Saturday, March 15, 2008

More spring flowers and grazers

Spanish/Rush broom, Spartium junceum

Jerusalem, Israel

~7.5 -~14 degrees C. Humidity ~40%-100%,
5 p.m. temp: ~12.5 degrees C, humidity ~55% and rising. Wind: W veering NW, ~ 5kt skies totally clear.

Given the number of people walking in the valley and a dirt buggy tearing up to the cistern and back we weren't expecting to see gazelle, but happily they felt safe enough way over at the north end of gazelle field. I soon noticed the adult male grazing off by himself just beyond the smaller almond trees and then a group of five females/immature off a few dozen yards to the west, also grazing quite peacefully.

Birds: orange tufted sunbird calling in the garden much of the day, the usual house sparrows and brief white wagtail call from somewhere off in the street. Hooded crows around, laughing doves and white spectacled bulbuls heard.

In the valley, greenfinches twittering in their groups in the pines, quite a bit of Eurasian jay activity in the woods and in the far field where the gazelle were, flying to and fro. Collared doves active and vocal, cooing. A European robin 'tick-ticking' near the east valley streambed, some blackbirds around. Still no luck on witnessing a stork flock but they can come over any time and we could miss them if we're busy inside at the time so we don't catch any of the migration every year unless someone notices and calls us outside. That's how it goes!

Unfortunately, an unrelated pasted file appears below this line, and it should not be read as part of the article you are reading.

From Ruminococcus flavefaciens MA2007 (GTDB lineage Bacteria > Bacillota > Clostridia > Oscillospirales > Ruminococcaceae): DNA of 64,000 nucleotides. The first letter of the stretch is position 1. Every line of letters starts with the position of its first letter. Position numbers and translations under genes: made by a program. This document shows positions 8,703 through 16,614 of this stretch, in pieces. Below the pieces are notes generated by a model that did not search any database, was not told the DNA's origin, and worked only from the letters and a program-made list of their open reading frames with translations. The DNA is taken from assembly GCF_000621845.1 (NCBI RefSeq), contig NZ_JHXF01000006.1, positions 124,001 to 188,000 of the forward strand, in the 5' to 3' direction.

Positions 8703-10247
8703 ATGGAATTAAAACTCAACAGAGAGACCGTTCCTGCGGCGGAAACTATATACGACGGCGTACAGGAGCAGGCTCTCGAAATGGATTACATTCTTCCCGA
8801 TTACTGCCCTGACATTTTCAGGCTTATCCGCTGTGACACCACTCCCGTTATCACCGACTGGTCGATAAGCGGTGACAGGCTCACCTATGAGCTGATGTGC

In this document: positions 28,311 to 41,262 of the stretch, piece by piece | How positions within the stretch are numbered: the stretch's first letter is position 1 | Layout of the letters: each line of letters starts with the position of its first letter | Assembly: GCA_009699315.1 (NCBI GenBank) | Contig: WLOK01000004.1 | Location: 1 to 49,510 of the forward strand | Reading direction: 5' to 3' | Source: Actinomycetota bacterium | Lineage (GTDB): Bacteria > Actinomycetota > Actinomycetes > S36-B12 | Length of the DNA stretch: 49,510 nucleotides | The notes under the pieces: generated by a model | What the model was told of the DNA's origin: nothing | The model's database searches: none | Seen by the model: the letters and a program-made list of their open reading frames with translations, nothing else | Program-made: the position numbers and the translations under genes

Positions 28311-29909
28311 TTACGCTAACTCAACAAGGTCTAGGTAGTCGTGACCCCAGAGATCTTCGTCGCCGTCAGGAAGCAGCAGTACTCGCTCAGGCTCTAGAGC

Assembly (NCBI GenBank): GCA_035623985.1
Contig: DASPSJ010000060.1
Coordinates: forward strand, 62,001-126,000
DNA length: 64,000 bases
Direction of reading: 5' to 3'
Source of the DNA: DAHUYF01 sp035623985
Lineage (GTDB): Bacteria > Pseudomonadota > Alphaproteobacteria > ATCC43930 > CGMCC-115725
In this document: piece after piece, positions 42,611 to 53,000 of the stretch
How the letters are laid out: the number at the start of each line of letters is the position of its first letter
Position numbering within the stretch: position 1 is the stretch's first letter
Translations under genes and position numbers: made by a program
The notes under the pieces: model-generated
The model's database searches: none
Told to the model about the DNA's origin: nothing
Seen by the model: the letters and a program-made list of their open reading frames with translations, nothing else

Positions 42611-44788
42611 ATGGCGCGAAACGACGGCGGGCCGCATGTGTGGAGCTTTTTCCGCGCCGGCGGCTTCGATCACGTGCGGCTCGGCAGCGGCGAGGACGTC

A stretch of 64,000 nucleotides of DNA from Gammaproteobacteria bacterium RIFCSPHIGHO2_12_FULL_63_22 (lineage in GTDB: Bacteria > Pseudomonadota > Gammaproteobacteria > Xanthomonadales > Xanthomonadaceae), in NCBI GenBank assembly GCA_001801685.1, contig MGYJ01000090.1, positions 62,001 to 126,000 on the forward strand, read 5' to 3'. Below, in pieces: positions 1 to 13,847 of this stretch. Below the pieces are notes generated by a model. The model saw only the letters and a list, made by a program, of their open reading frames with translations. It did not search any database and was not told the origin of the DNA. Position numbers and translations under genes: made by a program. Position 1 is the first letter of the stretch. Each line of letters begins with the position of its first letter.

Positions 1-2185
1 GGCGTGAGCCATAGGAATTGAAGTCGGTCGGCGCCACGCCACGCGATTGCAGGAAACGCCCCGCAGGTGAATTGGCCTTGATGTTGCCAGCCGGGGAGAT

Along the stream bed path watching out for more flowers, still hoping to find cyclamen in our woods. No luck on that yet but did find some Pheasant's eye (Adonis) which look a little like very small versions of the red anemone. A wide variety of clover has also been coming into bloom lately, especially by gazelle field and in the old orchard, whose trees are also budding now. Various members of the carrot family, mostly very short and medium height types, are flowering, wild mustard is everywhere and asphodel is still doing well, some flower spikes as high as my nose. Some kind of small purple and white relative of savory amongst the clover.

Husband noticed a pair of kestrel Falco tinnunculus, mating on TV antenna on top of storey building in the middle of the neighbourhood (summit of the hill)

Denbury Farm, Somerset was a treat today. About 5 p.m. local time a grazing deer came on screen. From it's colouring and build I'd assume it's red deer, Cervus elaphus

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